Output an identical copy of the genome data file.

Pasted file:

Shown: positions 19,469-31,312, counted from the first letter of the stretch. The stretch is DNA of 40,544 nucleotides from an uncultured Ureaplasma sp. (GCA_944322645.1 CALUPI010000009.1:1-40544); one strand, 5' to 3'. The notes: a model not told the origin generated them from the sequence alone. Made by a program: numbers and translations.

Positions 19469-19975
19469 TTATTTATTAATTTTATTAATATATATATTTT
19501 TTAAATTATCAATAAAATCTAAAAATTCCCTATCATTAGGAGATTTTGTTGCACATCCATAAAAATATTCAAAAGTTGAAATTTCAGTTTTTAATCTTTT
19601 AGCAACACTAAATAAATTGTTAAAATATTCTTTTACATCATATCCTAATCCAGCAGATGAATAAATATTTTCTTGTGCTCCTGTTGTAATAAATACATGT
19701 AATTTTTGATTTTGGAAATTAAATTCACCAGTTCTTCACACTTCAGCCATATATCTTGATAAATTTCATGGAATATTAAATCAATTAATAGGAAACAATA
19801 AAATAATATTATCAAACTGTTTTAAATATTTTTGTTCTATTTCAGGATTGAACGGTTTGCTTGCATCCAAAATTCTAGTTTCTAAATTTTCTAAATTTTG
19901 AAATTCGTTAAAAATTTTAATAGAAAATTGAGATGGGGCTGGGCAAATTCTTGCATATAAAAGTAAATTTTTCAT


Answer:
Shown: positions 19,469-31,312, counted from the first letter of the stretch. The stretch is DNA of 40,544 nucleotides from an uncultured Ureaplasma sp. (GCA_944322645.1 CALUPI010000009.1:1-40544); one strand, 5' to 3'. The notes: a model not told the origin generated them from the sequence alone. Made by a program: numbers and translations.

Positions 19469-19975
19469 TTATTTATTAATTTTATTAATATATATATTTT
19501 TTAAATTATCAATAAAATCTAAAAATTCCCTATCATTAGGAGATTTTGTTGCACATCCATAAAAATATTCAAAAGTTGAAATTTCAGTTTTTAATCTTTT
19601 AGCAACACTAAATAAATTGTTAAAATATTCTTTTACATCATATCCTAATCCAGCAGATGAATAAATATTTTCTTGTGCTCCTGTTGTAATAAATACATGT
19701 AATTTTTGATTTTGGAAATTAAATTCACCAGTTCTTCACACTTCAGCCATATATCTTGATAAATTTCATGGAATATTAAATCAATTAATAGGAAACAATA
19801 AAATAATATTATCAAACTGTTTTAAATATTTTTGTTCTATTTCAGGATTGAACGGTTTGCTTGCATCCAAAATTCTAGTTTCTAAATTTTCTAAATTTTG
19901 AAATTCGTTAAAAATTTTAATAGAAAATTGAGATGGGGCTGGGCAAATTCTTGCATATAAAAGTAAATTTTTCAT